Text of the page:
Carpal tunnel syndrome is a favorite with people who do jobs that involve repetitive stress, like typing, sewing, or using a mouse. These things can play havoc with the small tunnel in your wrist through which several important things have to travel. Nerves, tendons, sheaths for tendons, blood vessels, all have to be able to move freely in an area that isn’t very big, and is subject to problems if it becomes inflamed. It’s a lot like an accident on the I-5 in Tacoma by the dome, where in a tight spot where a lot is happening, it gets bogged down terribly when something makes it worse.
It can be pain or numbness in the hand or the wrist. Sometimes, though rarely, it can travel back up through the arm because of the inflammation present.
The tunnel itself is created by a series of bones that form a sort of an arch that is then held together by a piece of tendon called the flexor retinaculum. That flap of tendon holds everything together but then also acts as a restriction on the amount of space that is available in the area.
If you injure the area, whether through a sprain or a repetitive stress, it can become inflamed. Chronic inflammation in the area can restrict the space and lead to sticky fluid building up in the tendon sheaths in the wrist. Those tendons need to move through the sheath, and if the fluid in there gets sticky because of inflammation, it takes up some of that valuable space, resulting in pain.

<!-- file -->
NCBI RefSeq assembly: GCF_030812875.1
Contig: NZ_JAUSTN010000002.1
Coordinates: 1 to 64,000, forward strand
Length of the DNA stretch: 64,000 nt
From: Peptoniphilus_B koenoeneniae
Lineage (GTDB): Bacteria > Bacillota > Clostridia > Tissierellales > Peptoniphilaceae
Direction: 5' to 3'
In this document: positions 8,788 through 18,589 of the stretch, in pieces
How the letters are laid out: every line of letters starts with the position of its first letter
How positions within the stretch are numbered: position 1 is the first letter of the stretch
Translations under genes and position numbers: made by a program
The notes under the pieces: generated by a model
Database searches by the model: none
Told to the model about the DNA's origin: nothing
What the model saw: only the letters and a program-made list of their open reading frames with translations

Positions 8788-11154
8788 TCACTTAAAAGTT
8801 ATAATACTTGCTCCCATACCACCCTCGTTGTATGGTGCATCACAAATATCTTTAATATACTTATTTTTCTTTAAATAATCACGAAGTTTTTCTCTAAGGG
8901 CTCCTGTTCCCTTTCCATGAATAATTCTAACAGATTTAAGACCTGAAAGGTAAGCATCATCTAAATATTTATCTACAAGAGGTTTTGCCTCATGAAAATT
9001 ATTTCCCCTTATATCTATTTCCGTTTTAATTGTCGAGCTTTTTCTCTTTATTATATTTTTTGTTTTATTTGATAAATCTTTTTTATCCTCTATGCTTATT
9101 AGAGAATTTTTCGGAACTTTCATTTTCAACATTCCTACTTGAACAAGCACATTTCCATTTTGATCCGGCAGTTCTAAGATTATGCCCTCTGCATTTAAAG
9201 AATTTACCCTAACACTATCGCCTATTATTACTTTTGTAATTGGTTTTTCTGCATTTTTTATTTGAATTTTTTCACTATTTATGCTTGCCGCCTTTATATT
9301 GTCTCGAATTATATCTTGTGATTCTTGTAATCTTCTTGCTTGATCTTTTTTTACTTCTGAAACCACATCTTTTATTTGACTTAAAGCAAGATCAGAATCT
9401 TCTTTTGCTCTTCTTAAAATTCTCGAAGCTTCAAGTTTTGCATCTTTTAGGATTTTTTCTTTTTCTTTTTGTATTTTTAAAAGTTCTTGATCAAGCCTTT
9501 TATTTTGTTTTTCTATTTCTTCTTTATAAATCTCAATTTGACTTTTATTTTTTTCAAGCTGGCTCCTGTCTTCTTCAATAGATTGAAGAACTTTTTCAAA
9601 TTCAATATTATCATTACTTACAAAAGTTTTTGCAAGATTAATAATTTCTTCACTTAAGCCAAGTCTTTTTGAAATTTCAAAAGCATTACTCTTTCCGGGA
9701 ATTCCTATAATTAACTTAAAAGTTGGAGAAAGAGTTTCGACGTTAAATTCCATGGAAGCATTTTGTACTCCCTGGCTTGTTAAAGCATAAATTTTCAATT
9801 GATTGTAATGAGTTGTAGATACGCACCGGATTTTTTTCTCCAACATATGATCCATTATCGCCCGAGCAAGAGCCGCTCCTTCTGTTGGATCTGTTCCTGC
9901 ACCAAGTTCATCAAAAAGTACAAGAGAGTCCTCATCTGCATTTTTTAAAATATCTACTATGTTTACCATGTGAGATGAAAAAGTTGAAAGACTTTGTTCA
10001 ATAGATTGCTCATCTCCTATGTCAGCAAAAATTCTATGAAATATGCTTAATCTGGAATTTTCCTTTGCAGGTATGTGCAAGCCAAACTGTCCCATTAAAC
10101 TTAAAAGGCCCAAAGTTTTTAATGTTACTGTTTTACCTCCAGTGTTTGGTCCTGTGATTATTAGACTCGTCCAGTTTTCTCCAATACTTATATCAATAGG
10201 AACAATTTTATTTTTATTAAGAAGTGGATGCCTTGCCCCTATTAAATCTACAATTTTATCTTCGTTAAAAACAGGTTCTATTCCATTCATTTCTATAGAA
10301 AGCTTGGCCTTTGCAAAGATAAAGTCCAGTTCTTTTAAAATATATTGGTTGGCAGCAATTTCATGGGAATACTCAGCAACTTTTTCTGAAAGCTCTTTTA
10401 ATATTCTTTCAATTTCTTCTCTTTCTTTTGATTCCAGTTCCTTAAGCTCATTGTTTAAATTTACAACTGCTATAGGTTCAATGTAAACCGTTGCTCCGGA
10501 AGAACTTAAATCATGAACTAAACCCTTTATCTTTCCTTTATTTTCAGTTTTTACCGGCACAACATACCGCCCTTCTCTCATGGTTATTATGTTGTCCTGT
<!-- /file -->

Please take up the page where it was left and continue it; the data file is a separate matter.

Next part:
Now, the medical approach is to take that flexor retinaculum and cut it. The idea is that it will allow the swollen tissues space, and then they can heal. The problem with this approach is that it also destabilizes the arch of the carpal tunnel, which ultimately results in LESS space. It does not have great success, and usually results in additional surgery later.
Additionally, the issue gets more complicated when you consider that a lot of the pain that appears like carpal tunnel syndrome may actually have to do with the nerves as they leave the neck or in the arm or elbow. So it isn’t always the wrist that’s the problem!
Chiropractic looks at all of those areas and approaches to alleviate the pain, improve the function, and get you back to your typing or sowing ways!